[6] Michael N. Keas and Kerry V. Magruder, CSSR 529 Course Packet

[7] Huxley, Thomas H. “Materialism and Idealism,” Bartleby.com, http://www.bartleby.com/library/prose/2766.html (viewed 11/26/17)

[8] “Hawking vs. Philosophy,” Institute of Art and Ideas, https://iai.tv/video/hawking-vs-philosophy, (viewed 11/29/17)

[9] Adolf Hitler, Reichsparteitag, 1935. http://www.nizkor.org/hweb/imt/nca/nca-01/nca-01-07-means-46.html (accessed Nov. 27th)

[10] Sarah Fecht, “Science Guy Bill Nye Explains Why Evolution Belongs in Science Education,” Popular Mechanics, Feb. 4 2011, http://www.popularmechanics.com/science/animals/a6455/evolution-classroom-bill-nye-science-education/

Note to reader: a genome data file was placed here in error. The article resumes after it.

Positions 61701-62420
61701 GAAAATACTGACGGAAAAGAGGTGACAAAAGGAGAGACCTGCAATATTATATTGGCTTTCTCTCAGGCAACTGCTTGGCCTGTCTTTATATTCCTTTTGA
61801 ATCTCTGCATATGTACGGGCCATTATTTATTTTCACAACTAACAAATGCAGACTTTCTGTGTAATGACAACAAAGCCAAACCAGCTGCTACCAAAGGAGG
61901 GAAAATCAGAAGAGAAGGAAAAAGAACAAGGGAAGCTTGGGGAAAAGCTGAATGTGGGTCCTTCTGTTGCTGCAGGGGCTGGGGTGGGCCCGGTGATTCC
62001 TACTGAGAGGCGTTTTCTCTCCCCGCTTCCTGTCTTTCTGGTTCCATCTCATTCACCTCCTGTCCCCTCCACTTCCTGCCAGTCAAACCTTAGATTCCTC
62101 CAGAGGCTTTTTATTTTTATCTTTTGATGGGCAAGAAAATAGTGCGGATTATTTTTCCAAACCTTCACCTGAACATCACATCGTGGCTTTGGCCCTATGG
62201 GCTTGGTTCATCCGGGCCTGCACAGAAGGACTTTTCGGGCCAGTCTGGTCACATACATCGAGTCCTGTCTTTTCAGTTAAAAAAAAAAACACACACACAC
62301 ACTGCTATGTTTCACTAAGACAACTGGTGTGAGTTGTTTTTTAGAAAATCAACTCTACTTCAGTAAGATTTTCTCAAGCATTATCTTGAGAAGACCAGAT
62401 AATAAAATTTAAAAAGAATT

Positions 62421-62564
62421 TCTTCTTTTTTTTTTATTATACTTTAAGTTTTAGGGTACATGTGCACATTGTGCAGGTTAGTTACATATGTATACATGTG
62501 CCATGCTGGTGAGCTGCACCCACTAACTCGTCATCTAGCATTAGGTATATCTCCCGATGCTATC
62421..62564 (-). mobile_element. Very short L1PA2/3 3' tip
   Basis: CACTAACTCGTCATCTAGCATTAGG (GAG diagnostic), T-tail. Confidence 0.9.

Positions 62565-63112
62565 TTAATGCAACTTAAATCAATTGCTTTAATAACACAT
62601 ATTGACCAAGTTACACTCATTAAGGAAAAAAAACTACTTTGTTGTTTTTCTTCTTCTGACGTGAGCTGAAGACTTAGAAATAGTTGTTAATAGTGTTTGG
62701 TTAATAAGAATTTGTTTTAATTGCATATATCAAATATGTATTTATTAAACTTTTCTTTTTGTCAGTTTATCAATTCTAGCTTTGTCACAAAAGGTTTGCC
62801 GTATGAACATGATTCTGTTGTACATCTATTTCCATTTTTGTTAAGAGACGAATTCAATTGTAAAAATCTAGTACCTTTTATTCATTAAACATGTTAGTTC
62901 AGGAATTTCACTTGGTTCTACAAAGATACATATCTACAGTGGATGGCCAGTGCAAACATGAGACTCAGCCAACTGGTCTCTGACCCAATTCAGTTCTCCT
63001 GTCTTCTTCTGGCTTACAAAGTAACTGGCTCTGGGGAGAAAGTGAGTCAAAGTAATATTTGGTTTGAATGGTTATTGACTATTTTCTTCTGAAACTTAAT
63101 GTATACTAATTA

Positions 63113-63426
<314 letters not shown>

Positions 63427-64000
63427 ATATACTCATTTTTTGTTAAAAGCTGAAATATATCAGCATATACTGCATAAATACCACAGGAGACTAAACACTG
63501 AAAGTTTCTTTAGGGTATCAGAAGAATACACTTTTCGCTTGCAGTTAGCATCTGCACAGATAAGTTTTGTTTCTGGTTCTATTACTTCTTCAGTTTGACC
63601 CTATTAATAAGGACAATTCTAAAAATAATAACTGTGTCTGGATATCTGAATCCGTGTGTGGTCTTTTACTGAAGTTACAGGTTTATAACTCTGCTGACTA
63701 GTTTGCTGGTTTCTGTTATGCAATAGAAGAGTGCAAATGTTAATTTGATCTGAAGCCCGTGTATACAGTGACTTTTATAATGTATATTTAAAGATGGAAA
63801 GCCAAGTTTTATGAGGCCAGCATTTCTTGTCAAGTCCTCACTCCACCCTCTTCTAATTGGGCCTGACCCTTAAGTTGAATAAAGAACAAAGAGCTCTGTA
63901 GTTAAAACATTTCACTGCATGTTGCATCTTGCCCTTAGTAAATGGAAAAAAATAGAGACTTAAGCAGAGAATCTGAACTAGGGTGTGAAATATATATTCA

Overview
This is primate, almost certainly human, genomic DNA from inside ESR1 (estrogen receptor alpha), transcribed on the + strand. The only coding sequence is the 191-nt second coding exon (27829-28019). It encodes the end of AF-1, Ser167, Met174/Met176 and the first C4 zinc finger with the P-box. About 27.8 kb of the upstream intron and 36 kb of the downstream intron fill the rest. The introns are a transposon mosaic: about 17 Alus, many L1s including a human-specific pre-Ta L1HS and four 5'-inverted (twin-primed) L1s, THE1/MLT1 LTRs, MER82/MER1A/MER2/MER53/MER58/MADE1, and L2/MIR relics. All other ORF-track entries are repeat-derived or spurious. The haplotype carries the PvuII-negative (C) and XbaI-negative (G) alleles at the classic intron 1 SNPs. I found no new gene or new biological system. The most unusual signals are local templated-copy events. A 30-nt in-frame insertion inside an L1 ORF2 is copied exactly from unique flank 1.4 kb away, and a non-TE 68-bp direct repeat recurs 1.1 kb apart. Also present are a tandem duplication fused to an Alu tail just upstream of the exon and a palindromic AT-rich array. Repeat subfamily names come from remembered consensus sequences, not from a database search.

[11] Neil deGrasse Tyson, Cosmos: “Some of the Things that Molecules Do.” DVD, Ann Druyan, Steven Soter, (2014; Cosmos Studios, Fuzzy Door Productions)

[12] Richard Dawkins, The Greatest Show on Earth: The Evidence for Evolution (Simon and Schuster, Sep 22, 2009)

[13] David P. Barash, “Paradigms Lost,” Aeon, 2015: https://aeon.co/essays/science-needs-the-freedom-to-constantly-change-its-mind

[14] Allison Terbush, “Truth in Science.” Berkeley Science Review, http://berkeleysciencereview.com/truth-in-science/

[15] Albert Einstein, Correspondence to Robert Thorton in 1944. https://plato.stanford.edu/entries/einstein-philscience/